Although the Chinese government did a great job of helping citizens understand that the old way of life would not be sustainable for a period of time, it would be unfair to not mention the moments of extreme enforcement of those same rules and regulations. One way in which the paternalistic approach was negative, according to Peter, is how aggressively the Chinese government eradicated contractees of the coronavirus from their homes and the ways in which others were trapped in their homes for weeks. Aside from these issues, the Chinese government did something that could never happen in the U.S. However, it would also be inaccurate to not give recognition to the Chinese citizens who skeptically accepted the new way of life taught to them.

This acceptance of the “new normal” was highlighted throughout the article, from picking up packages to having to record and report one’s child’s temperature every single day before sending them off to school. Having a population that is willing to work together and make sacrifices is essential for paternalism to work during times like these. The people have to be able to trust the government while giving up certain freedoms. Once again, this is something that I doubt could ever occur in the U.S., due to its deep roots of defying orders and living freely. It doesn’t help that the leadership during the beginning of the pandemic to this very day, has put so much emphasis on avoiding the footsteps of the Chinese government. The effects of that can be seen in the strikingly different number of cases between the two countries.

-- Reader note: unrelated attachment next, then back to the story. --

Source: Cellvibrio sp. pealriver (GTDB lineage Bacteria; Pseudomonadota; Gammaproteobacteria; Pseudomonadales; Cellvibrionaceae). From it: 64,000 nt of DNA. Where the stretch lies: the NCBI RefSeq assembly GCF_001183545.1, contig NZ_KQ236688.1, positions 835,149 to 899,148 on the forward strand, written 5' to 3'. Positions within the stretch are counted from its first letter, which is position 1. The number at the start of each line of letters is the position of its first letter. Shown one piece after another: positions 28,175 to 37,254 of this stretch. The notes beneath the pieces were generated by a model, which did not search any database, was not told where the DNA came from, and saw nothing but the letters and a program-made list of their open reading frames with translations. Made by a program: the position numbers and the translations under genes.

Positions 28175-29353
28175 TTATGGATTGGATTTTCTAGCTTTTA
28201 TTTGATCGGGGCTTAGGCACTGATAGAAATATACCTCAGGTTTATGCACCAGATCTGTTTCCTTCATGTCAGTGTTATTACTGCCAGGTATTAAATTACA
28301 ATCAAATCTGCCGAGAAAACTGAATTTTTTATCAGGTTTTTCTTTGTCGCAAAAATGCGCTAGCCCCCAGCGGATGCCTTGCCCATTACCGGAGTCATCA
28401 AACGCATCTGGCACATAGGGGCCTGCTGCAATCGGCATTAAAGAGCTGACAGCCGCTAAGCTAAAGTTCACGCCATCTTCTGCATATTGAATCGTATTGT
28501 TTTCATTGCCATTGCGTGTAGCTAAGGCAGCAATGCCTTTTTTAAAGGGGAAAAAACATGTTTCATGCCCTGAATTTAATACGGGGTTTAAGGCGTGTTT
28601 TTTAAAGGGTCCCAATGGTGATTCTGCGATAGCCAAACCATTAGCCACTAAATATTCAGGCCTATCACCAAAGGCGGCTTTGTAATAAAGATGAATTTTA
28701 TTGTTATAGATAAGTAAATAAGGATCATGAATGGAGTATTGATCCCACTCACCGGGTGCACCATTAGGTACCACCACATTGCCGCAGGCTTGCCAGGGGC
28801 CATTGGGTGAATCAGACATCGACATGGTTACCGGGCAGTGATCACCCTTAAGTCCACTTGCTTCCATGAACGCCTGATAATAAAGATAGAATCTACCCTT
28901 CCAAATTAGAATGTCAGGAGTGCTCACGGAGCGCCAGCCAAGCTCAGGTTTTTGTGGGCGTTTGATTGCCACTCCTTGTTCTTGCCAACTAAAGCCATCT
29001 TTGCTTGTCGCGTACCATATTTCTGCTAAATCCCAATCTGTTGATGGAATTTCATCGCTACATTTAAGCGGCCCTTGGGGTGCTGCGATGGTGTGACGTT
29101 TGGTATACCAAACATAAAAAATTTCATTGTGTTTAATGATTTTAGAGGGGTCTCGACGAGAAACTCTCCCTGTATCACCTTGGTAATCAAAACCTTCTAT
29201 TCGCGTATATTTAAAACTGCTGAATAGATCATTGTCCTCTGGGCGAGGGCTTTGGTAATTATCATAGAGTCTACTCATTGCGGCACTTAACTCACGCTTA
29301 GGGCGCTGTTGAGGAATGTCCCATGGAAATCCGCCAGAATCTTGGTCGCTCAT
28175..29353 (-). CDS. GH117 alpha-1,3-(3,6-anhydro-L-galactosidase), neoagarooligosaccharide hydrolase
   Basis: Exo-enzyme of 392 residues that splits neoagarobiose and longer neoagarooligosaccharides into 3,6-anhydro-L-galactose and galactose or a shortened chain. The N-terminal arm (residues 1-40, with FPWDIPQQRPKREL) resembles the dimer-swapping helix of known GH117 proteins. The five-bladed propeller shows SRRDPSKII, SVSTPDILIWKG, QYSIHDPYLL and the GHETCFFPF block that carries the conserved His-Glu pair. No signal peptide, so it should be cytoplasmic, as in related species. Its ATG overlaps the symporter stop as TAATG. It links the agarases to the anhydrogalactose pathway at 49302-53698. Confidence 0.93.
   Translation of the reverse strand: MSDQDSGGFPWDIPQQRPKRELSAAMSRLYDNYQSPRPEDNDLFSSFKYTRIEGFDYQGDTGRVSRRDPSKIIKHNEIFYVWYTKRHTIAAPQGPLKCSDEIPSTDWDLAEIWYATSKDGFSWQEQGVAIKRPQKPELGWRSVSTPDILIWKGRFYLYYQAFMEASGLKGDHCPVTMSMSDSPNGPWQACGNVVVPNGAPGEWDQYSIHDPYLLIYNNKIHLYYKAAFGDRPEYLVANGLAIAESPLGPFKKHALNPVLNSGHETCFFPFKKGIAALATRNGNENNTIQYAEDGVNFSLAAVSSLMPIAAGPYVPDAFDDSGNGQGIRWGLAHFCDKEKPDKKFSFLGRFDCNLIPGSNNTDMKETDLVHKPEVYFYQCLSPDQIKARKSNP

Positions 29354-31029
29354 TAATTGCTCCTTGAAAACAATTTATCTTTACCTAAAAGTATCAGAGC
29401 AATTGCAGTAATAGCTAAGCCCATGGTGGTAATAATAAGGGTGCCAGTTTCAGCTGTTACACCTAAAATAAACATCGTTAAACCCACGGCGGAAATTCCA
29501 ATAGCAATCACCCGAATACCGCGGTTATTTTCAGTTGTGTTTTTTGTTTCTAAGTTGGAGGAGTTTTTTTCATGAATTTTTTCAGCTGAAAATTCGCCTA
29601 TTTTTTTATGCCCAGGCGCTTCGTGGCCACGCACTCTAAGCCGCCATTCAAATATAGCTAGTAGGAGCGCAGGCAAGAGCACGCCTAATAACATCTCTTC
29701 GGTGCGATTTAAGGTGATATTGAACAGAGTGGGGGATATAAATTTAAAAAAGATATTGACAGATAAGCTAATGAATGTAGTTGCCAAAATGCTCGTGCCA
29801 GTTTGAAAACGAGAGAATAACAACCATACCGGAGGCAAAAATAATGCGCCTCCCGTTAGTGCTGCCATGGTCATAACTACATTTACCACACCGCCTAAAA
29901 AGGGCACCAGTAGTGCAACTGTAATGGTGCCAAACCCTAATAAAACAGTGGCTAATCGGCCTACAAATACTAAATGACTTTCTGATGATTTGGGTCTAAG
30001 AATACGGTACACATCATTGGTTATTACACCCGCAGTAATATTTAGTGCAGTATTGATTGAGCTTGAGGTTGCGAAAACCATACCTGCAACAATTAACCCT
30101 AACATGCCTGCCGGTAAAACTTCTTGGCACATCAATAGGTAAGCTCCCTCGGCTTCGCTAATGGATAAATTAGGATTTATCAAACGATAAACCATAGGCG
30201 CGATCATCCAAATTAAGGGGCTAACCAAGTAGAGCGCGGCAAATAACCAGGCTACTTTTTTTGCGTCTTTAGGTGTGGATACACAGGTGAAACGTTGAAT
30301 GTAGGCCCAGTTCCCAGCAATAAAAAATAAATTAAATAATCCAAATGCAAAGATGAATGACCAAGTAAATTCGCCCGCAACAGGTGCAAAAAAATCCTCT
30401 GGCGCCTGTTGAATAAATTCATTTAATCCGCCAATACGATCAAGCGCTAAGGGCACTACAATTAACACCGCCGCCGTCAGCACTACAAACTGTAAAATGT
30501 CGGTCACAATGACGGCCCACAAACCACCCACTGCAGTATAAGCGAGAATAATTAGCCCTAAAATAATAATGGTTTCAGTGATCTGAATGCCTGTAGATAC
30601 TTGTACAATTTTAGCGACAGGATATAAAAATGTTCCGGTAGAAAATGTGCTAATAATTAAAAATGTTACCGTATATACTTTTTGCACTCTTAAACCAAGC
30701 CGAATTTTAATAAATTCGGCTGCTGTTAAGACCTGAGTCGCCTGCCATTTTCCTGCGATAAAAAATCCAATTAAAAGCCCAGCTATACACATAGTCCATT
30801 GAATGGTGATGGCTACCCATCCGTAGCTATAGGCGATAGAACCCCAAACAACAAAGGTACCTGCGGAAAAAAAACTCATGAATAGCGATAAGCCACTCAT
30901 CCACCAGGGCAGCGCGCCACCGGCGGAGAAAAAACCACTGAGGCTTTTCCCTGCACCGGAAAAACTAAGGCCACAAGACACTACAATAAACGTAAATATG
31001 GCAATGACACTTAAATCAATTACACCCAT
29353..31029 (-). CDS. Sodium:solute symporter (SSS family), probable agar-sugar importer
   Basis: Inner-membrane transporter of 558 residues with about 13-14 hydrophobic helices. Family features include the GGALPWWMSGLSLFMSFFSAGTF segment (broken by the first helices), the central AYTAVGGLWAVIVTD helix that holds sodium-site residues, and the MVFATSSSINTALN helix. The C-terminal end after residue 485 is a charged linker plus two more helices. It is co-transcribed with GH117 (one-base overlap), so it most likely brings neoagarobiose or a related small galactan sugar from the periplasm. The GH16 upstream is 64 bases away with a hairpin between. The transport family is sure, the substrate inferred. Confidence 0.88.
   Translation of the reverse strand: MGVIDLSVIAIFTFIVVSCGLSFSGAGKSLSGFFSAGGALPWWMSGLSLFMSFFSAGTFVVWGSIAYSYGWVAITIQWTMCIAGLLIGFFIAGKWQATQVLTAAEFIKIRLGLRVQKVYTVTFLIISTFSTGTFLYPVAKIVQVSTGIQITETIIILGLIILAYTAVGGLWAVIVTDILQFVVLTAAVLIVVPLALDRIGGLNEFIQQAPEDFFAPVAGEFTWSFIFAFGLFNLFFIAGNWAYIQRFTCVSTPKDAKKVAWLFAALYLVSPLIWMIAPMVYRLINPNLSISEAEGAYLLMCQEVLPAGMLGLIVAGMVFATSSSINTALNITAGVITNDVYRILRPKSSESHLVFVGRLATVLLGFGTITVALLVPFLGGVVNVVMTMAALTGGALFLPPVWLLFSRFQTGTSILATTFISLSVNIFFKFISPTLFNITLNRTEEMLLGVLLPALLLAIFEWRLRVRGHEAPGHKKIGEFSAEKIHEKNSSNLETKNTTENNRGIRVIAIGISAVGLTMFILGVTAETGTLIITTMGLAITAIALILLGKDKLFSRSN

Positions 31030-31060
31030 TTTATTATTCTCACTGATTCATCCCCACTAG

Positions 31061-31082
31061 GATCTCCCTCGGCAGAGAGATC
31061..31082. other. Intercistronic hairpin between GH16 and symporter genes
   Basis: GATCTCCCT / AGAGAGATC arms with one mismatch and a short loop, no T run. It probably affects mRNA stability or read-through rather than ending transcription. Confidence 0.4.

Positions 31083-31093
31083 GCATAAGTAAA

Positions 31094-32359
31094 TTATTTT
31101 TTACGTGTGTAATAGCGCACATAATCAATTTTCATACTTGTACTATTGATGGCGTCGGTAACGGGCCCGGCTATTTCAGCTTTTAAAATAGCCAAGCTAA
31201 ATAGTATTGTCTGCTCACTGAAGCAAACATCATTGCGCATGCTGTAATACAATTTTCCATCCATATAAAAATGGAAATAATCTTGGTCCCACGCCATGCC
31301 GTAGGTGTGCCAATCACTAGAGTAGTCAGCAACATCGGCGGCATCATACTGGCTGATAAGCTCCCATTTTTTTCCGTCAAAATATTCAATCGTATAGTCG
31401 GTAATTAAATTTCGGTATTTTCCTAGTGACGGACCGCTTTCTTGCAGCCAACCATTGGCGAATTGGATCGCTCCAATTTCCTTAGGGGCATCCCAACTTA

Furthermore, due to how commonsensical the innovations of the Chinese government were, I’m beginning to wonder if the U.S. simply wasn’t thinking hard enough about stopping the spread of the virus. With every protocol listed in the article, the answer to that question is affirmed more and more. It seems that while China and other countries were working amongst themselves to educate and stop the spread of coronavirus, our country was focused on suppressing the understanding of the virus, which has caused division among our people. Division is equal to picking sides, and picking the side that supports not wearing a mask and showing up to every party has pushed us further and further away from the models that have proven to be effective.

Does American Society Value Freedom Over Life?